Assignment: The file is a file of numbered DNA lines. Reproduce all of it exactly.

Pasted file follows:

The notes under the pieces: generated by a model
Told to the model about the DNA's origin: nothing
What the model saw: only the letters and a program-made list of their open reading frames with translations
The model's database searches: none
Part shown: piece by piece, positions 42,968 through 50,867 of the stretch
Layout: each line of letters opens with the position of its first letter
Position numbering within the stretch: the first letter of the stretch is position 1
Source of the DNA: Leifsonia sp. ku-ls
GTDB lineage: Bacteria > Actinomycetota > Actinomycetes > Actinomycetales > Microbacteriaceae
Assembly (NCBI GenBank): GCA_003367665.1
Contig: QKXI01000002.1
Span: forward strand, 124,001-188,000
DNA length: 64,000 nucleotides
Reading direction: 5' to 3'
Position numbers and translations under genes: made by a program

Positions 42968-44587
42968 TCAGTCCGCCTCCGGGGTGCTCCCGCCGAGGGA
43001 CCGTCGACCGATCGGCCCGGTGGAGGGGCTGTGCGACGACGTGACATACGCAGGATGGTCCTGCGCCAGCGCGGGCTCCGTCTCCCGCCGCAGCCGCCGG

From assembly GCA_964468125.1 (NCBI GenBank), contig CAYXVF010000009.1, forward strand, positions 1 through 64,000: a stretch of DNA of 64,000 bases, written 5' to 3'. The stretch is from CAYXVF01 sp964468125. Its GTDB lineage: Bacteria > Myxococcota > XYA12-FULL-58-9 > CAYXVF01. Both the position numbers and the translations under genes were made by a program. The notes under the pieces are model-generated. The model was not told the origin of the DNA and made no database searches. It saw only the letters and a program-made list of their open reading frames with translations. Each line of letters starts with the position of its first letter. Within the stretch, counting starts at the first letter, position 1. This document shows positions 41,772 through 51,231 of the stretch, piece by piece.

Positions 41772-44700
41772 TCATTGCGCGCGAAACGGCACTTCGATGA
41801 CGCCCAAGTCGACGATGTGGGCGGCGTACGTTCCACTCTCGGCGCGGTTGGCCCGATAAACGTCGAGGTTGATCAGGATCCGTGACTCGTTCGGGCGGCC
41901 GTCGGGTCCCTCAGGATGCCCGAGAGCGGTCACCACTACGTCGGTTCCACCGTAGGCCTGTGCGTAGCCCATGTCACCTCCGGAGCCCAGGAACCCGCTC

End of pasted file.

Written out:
The notes under the pieces: generated by a model
Told to the model about the DNA's origin: nothing
What the model saw: only the letters and a program-made list of their open reading frames with translations
The model's database searches: none
Part shown: piece by piece, positions 42,968 through 50,867 of the stretch
Layout: each line of letters opens with the position of its first letter
Position numbering within the stretch: the first letter of the stretch is position 1
Source of the DNA: Leifsonia sp. ku-ls
GTDB lineage: Bacteria > Actinomycetota > Actinomycetes > Actinomycetales > Microbacteriaceae
Assembly (NCBI GenBank): GCA_003367665.1
Contig: QKXI01000002.1
Span: forward strand, 124,001-188,000
DNA length: 64,000 nucleotides
Reading direction: 5' to 3'
Position numbers and translations under genes: made by a program

Positions 42968-44587
42968 TCAGTCCGCCTCCGGGGTGCTCCCGCCGAGGGA
43001 CCGTCGACCGATCGGCCCGGTGGAGGGGCTGTGCGACGACGTGACATACGCAGGATGGTCCTGCGCCAGCGCGGGCTCCGTCTCCCGCCGCAGCCGCCGG

From assembly GCA_964468125.1 (NCBI GenBank), contig CAYXVF010000009.1, forward strand, positions 1 through 64,000: a stretch of DNA of 64,000 bases, written 5' to 3'. The stretch is from CAYXVF01 sp964468125. Its GTDB lineage: Bacteria > Myxococcota > XYA12-FULL-58-9 > CAYXVF01. Both the position numbers and the translations under genes were made by a program. The notes under the pieces are model-generated. The model was not told the origin of the DNA and made no database searches. It saw only the letters and a program-made list of their open reading frames with translations. Each line of letters starts with the position of its first letter. Within the stretch, counting starts at the first letter, position 1. This document shows positions 41,772 through 51,231 of the stretch, piece by piece.

Positions 41772-44700
41772 TCATTGCGCGCGAAACGGCACTTCGATGA
41801 CGCCCAAGTCGACGATGTGGGCGGCGTACGTTCCACTCTCGGCGCGGTTGGCCCGATAAACGTCGAGGTTGATCAGGATCCGTGACTCGTTCGGGCGGCC
41901 GTCGGGTCCCTCAGGATGCCCGAGAGCGGTCACCACTACGTCGGTTCCACCGTAGGCCTGTGCGTAGCCCATGTCACCTCCGGAGCCCAGGAACCCGCTC